The longer-term followers of this ‘ere blog will probably vaguely remember that I did Tim Holtz’s Creative Chemistry 101 online class last year. He’s only gone and started CC102 today – there’s thirty more techniques he’s sharing – and of course I had to sign up. So here’s Day 1: six things to do with Distress Paints. I’m not allowed to share the techniques, but you won’t need to look far elsewhere on my blog to see where I have used them with conventional acrylics. That is, all but the first – the marbling effect is unique to Distress Paints because of their make up.
Where has two years gone? Seems to have flown by! And so, I come to the close of my course, and here are the pictures of my final exhibition. I have studio pictures of the final pieces to post as well, and they’ll come in due course. I’ve used a bit of Photoshop jiggery-pokery to get some of the detail right in the exposures, but the light level on the day was more the dome pic than the globe pic (i.e. not as dark as I’d like, but hey ho!).
Wanton self promotion!
Keep an eye out for the individual pieces as they will be for sale, complete with free light! I don’t have enough room to store them or display them, so it’s only right they should find a new loving home 🙂
This piece from last term won’t be exhibited at my end of course show next week, so now it’s been fired and assembled, I thought I’d share it with you here 🙂
The brief was to create a ‘Cornell style box’ (i.e. an assemblage) based on my chosen collection, which, for last term, was beads. The base and top were scaled up from a metal filigree bead, with the top flowers being formed from a mould made using lucite beads. The hanging flowers were sliced from a clay extrusion using my own custom laser-cut perspex die and then individually hand carved and pierced. The clay used was earthstone which goes cream/white when fired, and I decided to keep it unglazed.
The filigree section was formed by sticking down D-shaped extrusions to form the pattern, using slip, and then I used a fine potter’s knife to cut out the enclosed sections. This obviously took the most time! Just as the box was finished, I managed to drop it – a gut-wrenching moment, but happily not much got damaged and the clay was still soft enough to work out the kinks. After that, I was a lot more careful!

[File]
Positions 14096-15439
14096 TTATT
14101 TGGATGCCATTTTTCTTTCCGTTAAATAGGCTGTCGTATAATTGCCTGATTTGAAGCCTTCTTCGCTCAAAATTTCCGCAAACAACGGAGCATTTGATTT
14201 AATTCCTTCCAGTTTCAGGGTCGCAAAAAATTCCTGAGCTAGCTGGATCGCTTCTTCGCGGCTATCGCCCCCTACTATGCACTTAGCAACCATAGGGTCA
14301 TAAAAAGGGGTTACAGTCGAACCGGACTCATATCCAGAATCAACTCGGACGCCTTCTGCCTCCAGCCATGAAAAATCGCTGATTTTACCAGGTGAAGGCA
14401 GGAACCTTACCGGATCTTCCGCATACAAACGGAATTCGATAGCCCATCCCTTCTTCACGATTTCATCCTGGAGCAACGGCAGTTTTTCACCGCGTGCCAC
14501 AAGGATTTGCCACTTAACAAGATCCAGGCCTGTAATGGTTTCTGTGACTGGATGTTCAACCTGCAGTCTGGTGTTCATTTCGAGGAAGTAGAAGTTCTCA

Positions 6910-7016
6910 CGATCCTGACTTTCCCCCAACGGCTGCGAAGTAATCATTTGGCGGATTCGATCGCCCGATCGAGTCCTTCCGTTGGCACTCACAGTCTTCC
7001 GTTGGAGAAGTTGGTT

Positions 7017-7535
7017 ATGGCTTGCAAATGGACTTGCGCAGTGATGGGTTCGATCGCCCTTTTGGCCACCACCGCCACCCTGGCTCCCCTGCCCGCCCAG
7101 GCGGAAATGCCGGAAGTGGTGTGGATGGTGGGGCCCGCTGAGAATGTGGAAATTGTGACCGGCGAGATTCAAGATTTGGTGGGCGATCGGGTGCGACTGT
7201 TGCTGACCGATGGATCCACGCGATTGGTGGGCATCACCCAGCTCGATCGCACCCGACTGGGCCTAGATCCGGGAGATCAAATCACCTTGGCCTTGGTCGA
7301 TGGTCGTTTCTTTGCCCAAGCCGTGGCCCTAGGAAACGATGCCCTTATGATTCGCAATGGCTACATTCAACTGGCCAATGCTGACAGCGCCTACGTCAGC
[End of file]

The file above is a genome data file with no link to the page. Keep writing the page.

It’s another light shade, this time featuring cut-outs using silhouettes based on my own observational drawings. I’ve cut the silhouettes from heavy interfacing, used Bondaweb to fuse to a layer of white cotton, and then machine stitched them onto the card frame.
And this afternoon, I spent a couple of hours in a darkened room. The stress hadn’t got to me (though the same can’t be said for our tutor this morning!), but the need to photograph all my creations to date had. Here’s a selection:
Well after a flurry of activity over the last two weeks watching my new studio get installed, and then decorating it, constructing furniture and moving in – as well as emptying out and putting back to right the dining room, conservatory and some of the craft room – I have my first ‘working’ day in the studio.
Of the various things I have to catch up with, college work is one priority as I have a mid-way assessment tomorrow. Consequently, I have taken pics of my latest light shade in my series. This one features one of the patterns I gleaned from a visit to the Islamic artefacts at the British Museum, drawn into Illustrator, adapted for the round and then screenprinted in opaque white ink onto thick tracing paper, and then constructed onto a card frame. As with the previous post, here are photos of the shade in daylight, and internally lit at night.
It’s already March, and only two weeks before we finish Term 5. One more term to go, and that’s my college course done and dusted. If it weren’t for my new studio to look forward to working in, and the list of jobs to do in the house, I know I would be dreading the end of college. Though I was unwell last week, I did carry on with my final major project. It’s grown out of looking at Islamic geometric patterns – I’ve learnt to construct geometric shapes with a compass and ruler, transferring them into Illustrator, and then finally applying them to 3D polyhedra. I settled on a truncated cuboctohedron as my main construction, and played about with various construction techniques.
Here are just four of the anticipated dozen final pieces. Some are uninspiring in daylight, but come alive when internally lit. Others inspire in both lights. I can tell you that I got a blood blister in my finger tip from all the scoring of folds. I can reveal that the shadowfold light required 360 separate knots. And that I stuck down each of the 400 petals on the frilly one! All are handcrafted (though I did use the Cricut machine to cut out the shapes to my design!) and nothing more than fabric or paper and glue. They are roughly 6-7 inches in diameter and designed to sit over an inexpensive battery powered LED light (£1 for two in Poundland!).
The choice of final project in textiles was to either design and make three tea towels, an apron or a Cornell-style fine art box. I followed my ceramics theme and chose the box, and thus embarked on a project to include every technique I could think of to transfer my patterns from my sketchbook to my ‘panoply of patterns’. Here’s the completed box, complete with my display sheets displaying its contents:
Lots of techniques in here, from free hand drawing with a fabric gel pen, to free motion machine stitching, backstitch hand embroidery, iron on transfers, applique, fabric paint and quilting to name but a few…